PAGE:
None had a modicum of education, but they all knew that their studios thrived because they controlled each of the three elements of a vertically integrated industry: Production, distribution and exhibition.
They didn’t just make the movies, they also owned the theaters where the movies played, and they were the middle men who got the movies out of the studios and into the hundreds of little towns, from Poughkeepsie to Peoria, where audiences were eager to watch them.
One of those elements collapsed in 1948 when the Supreme Court forced the majors to divest themselves of their theaters in a landmark ruling.
With the theaters wrested from the moguls’ hands, outsiders might have jumped in. But they didn’t — with good reason.
First, the studios owned soundstages. Renting them or building new ones was prohibitively expensive. (Soundstages built in such tax-friendly states as Georgia — where Marvel, among others, has been shooting its movies — weren’t prevalent then.)
Second, the studios had all the top writers, directors and stars under contract, making it impossible for rivals to scoop up the key talent.
Third, the studios had libraries, which gave them a bulwark against losses once television, with its voracious appetite, arrived on the scene. These libraries could spin off hundreds of millions in revenue, enough to cushion a terrible year.
Fifth, they could spend huge sums on advertising — particularly when television arrived — that the indies could rarely afford, and also pay the fat salaries of the best ad executives around.
There was a sixth reason, too, maybe the most important. That was distribution — or “Big D,” as my late colleague A.D. Murphy used to call it. The studios owned and operated the infrastructure of Big D. They were the middle-men; they ran the vast machinery of getting pictures into theaters, and no system could function without them.
* * *
The studio system came about thanks to two great inventions. One was moving pictures. The other was the automobile (and by extension, trucks).
Thanks to cars, audiences could get to theaters. And thanks to trucks, the studios could ship their movies to the theaters where audiences would see them.
Big D needed a massive infrastructure, with field offices and hundreds of staffers involved in getting prints of films, packing them into heavy cans and shipping those cans all over the world.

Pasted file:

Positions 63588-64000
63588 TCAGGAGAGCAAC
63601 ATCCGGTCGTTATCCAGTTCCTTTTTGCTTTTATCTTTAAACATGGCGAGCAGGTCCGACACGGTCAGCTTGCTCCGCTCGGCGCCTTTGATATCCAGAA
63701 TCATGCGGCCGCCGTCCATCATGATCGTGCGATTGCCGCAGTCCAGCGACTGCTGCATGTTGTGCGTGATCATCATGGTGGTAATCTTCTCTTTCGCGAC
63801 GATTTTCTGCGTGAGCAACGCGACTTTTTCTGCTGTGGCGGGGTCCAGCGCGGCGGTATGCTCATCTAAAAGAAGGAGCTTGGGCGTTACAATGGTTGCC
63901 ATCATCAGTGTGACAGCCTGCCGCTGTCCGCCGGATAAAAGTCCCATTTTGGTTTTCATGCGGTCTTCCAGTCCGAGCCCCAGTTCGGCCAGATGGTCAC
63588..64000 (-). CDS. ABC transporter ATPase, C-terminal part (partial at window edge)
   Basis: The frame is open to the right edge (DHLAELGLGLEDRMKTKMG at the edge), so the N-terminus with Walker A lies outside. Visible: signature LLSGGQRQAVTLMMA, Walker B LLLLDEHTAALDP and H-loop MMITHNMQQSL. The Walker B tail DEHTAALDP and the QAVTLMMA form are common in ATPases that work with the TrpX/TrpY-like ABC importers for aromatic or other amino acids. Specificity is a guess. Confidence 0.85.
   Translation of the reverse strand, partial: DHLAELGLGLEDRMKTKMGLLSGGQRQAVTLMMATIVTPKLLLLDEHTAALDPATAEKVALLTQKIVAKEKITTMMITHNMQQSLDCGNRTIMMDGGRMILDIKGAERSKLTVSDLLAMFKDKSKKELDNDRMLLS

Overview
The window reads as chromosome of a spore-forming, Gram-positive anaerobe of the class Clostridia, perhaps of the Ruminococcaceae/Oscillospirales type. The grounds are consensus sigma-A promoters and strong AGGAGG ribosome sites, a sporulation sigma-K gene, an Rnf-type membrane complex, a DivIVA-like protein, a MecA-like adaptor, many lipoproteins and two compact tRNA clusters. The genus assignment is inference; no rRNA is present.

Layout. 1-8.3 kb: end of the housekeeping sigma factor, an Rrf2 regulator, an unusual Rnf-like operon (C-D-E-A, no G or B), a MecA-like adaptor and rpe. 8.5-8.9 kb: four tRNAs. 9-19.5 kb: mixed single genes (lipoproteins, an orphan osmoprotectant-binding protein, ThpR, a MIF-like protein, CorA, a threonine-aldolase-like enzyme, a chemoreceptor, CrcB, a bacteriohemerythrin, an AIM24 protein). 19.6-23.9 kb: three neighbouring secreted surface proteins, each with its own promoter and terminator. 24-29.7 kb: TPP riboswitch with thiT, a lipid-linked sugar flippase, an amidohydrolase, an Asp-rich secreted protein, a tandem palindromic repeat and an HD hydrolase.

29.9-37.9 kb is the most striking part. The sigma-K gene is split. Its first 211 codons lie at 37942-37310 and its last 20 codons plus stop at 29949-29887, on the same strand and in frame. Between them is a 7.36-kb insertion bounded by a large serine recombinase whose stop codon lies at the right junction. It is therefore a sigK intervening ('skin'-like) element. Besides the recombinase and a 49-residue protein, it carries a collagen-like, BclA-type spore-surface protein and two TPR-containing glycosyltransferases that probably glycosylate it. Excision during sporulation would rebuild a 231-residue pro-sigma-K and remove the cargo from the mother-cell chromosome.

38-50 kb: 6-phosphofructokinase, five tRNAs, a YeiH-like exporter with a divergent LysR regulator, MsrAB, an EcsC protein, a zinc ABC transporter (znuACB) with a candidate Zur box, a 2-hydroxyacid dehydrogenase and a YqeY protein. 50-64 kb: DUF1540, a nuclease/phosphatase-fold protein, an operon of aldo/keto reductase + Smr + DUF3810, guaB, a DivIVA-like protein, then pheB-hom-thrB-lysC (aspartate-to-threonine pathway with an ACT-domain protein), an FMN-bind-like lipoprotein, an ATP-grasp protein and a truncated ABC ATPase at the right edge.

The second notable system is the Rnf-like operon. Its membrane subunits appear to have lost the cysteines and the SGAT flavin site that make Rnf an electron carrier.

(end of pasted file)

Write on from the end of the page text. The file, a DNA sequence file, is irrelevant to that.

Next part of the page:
In the past, whenever newcomers came along, they lacked the money and long-term viability to create their own infrastructure. The majors enjoyed an edge because they could guarantee theaters 15 to 20 movies a year — the biggest titles and the biggest stars — and thereby get the best playdates and terms. They made the movies and knew how to deliver them to their end point.
The studios were in the same business as UPS and FedEx, but with only one product to transport: movies.
The digital revolution, however, has eliminated the need for trucks, it’s brought an end to the role of field offices, and it’s made those bulky and expensive prints a thing of the past.
All you need today is a computer to ship your movie into almost any theater in the country, along with a staff that knows how to oversee the operation.
Amazon and Netflix don’t need the trucks. They don’t need field offices. They don’t need prints. They need knowledgeable executives — and with veterans such as Fox’s Jim Gianopulos and Warners’ Dan Fellman available or soon to become untethered, it can’t be long before they find them.
These companies don’t even blink at the kind of dollars involved, while most of the studios are slashing costs and employees and playing defense.
The studios lost the first pillar of their empire when they were forced to give up theaters. They lost the second pillar when they ended the “factory” system through which they held talent in their control. They lost the third pillar when rivals such as Netflix managed to create their own libraries.
Now there’s only one pillar left: distribution.
And soon that will be gone, too.
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Representation in Hollywood